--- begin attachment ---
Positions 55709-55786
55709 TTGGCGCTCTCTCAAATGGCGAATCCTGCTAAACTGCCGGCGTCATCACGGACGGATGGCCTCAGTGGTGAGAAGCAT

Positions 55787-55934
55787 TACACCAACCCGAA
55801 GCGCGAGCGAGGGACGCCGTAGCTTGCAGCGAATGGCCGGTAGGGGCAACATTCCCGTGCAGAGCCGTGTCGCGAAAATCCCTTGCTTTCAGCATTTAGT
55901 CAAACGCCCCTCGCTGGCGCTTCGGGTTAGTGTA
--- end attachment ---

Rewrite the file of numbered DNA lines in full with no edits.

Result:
Positions 55709-55786
55709 TTGGCGCTCTCTCAAATGGCGAATCCTGCTAAACTGCCGGCGTCATCACGGACGGATGGCCTCAGTGGTGAGAAGCAT

Positions 55787-55934
55787 TACACCAACCCGAA
55801 GCGCGAGCGAGGGACGCCGTAGCTTGCAGCGAATGGCCGGTAGGGGCAACATTCCCGTGCAGAGCCGTGTCGCGAAAATCCCTTGCTTTCAGCATTTAGT
55901 CAAACGCCCCTCGCTGGCGCTTCGGGTTAGTGTA